A lot of you may already have an artist in mind who has inspired you and meets the assignment requirements (work creates self-representation). If not, here are some tips.
1) Talk to classmates and your professor to help brainstorm ideas!
2) If you really feel stuck start by thinking of a genre or two you are particularly interested in. Visual arts? Music? Dance? Literature? Then maybe even try to narrow it down to a sub-genre. Are you more interested in painting or sculpture? Pop, rap, rock, etc.? Poetry, short fiction, novels? You can always generate some ideas by Googling (e.g., feminist dancers/choreographers, empowered women rappers, empowering women's songs), but if you do pay special attention to Step 2 below!
A lot of you will have good luck finding what you need online, but there are also some library databases that might be useful.
For the texts of novels, poetry, short stories, and other literary genres search the library catalog.
The amount of research done on artists of all types varies greatly. Generally, there will be more scholarly/reputable sources available on artists who are well-known in their field, have been around for a while, and have an established body of work, but there are exceptions to this rule!
There are two main approaches you can take for your research:
(see the box below for suggested databases for each!)
How much you find for each category will vary greatly. Some of you may have an easy time finding substantial scholarship on your artist and her art. Others may find very little. If you don't find much on your artist, shift toward researching self-representation in the genre or in art more broadly.
Self-representation is going to be an obvious search term for both general and artist/genre specific searches. Also consider using feminist, empower/empowered/empowering, intersectional/intersectionality, and maybe even just representation as terms that might bring up articles that are on topic, but don't use the term self-representation in the title. For your particular artist, adding search terms like race, gender, class, politics, or sexuality may also bring back useful articles.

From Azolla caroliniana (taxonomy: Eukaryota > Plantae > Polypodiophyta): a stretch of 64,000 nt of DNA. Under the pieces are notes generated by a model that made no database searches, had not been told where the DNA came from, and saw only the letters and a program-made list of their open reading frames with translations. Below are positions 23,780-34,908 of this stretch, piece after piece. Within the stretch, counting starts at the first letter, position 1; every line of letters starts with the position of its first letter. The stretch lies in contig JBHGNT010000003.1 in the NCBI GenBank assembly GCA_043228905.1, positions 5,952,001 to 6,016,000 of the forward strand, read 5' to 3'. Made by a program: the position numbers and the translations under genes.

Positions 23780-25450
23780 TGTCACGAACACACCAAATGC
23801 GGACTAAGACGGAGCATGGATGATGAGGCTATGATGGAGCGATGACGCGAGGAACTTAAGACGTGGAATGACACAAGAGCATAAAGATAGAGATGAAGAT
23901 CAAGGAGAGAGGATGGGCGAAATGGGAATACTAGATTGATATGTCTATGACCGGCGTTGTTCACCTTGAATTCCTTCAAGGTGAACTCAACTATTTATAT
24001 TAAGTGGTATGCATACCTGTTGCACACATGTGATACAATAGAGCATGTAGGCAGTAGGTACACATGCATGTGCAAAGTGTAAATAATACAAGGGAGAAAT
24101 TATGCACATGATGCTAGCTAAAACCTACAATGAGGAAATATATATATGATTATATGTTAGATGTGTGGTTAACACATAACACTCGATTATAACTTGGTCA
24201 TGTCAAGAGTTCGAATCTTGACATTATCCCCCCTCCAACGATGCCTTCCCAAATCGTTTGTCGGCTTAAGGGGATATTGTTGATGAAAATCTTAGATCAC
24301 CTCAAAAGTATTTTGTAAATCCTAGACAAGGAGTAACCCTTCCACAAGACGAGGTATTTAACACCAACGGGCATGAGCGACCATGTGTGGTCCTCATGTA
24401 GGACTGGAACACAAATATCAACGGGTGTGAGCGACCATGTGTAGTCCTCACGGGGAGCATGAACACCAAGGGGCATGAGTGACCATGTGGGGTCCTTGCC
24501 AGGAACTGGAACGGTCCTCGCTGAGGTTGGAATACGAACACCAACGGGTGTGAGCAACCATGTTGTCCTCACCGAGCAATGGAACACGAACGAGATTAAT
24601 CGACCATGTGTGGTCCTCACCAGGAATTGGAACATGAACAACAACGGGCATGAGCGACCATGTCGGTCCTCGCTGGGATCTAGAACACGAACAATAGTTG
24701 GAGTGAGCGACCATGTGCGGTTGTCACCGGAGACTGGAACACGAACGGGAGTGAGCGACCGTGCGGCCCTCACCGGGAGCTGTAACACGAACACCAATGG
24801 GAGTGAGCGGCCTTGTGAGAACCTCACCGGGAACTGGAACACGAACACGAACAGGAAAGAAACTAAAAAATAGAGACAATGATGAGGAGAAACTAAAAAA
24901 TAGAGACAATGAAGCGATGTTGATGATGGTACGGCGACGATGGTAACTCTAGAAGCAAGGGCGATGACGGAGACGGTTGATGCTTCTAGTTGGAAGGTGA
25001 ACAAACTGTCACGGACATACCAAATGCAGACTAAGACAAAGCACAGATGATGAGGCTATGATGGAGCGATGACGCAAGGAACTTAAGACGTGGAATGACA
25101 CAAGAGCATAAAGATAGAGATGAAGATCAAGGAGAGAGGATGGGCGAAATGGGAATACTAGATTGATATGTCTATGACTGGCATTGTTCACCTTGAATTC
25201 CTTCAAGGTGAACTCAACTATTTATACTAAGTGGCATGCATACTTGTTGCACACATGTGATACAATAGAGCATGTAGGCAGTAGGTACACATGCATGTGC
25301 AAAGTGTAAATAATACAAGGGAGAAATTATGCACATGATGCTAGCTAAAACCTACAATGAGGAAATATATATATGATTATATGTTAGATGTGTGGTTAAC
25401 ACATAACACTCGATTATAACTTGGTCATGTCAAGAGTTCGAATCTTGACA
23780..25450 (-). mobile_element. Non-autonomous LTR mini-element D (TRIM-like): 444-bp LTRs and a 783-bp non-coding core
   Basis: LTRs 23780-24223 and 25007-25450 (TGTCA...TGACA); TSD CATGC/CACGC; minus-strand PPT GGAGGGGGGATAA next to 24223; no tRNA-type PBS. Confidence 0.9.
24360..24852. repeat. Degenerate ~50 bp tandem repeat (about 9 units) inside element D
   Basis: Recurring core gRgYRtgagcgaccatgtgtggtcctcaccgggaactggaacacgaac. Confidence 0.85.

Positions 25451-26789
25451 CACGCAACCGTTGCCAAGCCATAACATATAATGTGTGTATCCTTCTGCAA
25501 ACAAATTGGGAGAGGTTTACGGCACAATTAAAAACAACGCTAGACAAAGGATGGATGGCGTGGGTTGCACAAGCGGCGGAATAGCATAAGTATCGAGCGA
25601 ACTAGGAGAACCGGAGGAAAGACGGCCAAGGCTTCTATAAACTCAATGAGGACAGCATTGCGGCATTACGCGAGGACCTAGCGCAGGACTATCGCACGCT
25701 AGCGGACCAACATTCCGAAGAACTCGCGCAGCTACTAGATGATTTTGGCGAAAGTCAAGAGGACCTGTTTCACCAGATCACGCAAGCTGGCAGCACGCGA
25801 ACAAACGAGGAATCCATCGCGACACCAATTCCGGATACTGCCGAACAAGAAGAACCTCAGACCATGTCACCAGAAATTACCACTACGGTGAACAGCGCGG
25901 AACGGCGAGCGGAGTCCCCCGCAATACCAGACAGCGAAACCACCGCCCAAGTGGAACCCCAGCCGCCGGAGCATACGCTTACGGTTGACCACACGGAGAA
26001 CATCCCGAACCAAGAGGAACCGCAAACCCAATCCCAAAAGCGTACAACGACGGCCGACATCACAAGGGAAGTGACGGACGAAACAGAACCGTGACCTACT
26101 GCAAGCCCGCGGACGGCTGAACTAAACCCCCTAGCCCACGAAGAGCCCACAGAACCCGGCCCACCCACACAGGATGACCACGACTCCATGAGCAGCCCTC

For example, here are some searches I did in the Library Search tool and the number of results for each:
Beyonce self-representation-- 37 scholarly journal articles.
Beyonce feminist -- 450 scholarly journal articles.
Beyonce race -- 750 scholarly journal articles!
Beyond the Gender Studies Database, the Library Search tool would be the next step in finding this type of article, as well as books and book chapters. Many of the sources found here will be from different disciplines, so be aware that some may present a very different theoretical perspective from what you are studying in class!
Here is a box to access Library Search:
For some types of artists we have specialized databases that will make a good starting point. For all types of artists, Library Search is the place to go if you still need more sources after using the specialized databases.
Note on Library Search: Library Search brings back both scholarly and popular sources. While your professor welcomes sources that are popular but reputable (magazine or news articles, websites, documentary videos), do check to see if there are scholarly sources available by limiting to academic journals, books, and ebooks under the Limit Source Type heading in the left-hand column.
For theater and dance, there is no specialized scholarly database for research on dancers, actors, directors, choreographers, set designers, etc. So for those types of artists you need to go straight to Library Search for scholarly sources.